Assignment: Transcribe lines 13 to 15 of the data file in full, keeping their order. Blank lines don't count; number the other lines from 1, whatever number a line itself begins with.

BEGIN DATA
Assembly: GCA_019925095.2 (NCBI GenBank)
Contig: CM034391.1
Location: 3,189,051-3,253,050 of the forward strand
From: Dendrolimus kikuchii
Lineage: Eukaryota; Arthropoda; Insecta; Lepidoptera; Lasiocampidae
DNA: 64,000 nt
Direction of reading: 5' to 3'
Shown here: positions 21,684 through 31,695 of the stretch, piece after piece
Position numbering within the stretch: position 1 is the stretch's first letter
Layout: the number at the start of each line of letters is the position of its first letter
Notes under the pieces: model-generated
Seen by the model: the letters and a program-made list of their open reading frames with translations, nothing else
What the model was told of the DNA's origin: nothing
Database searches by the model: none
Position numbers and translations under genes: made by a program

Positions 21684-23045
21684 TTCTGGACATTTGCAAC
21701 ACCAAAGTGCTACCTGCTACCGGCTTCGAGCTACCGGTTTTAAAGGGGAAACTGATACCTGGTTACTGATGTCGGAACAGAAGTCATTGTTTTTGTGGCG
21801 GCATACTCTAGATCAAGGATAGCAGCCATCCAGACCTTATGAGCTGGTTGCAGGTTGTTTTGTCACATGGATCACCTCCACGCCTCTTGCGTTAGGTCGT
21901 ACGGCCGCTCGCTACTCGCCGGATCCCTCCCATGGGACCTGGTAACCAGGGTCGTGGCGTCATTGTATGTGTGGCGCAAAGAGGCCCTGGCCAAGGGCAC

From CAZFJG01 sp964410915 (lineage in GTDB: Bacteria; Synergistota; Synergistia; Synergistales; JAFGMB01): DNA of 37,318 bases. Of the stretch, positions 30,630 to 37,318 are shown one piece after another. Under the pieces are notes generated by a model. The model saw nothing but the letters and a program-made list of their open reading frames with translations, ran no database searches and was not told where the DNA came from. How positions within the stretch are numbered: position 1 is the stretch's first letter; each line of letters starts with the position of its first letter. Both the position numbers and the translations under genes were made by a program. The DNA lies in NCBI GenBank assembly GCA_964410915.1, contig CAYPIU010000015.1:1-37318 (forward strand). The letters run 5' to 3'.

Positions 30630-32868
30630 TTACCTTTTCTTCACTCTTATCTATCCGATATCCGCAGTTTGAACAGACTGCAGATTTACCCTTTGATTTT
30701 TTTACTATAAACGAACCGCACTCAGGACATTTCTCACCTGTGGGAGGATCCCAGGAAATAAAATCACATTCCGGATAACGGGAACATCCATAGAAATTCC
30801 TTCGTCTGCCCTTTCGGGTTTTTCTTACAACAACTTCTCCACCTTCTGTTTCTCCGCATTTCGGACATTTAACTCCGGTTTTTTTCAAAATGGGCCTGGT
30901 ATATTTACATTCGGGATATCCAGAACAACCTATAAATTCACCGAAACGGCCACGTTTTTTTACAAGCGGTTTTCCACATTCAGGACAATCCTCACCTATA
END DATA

What the model was told of the DNA's origin: nothing
Database searches by the model: none
Position numbers and translations under genes: made by a program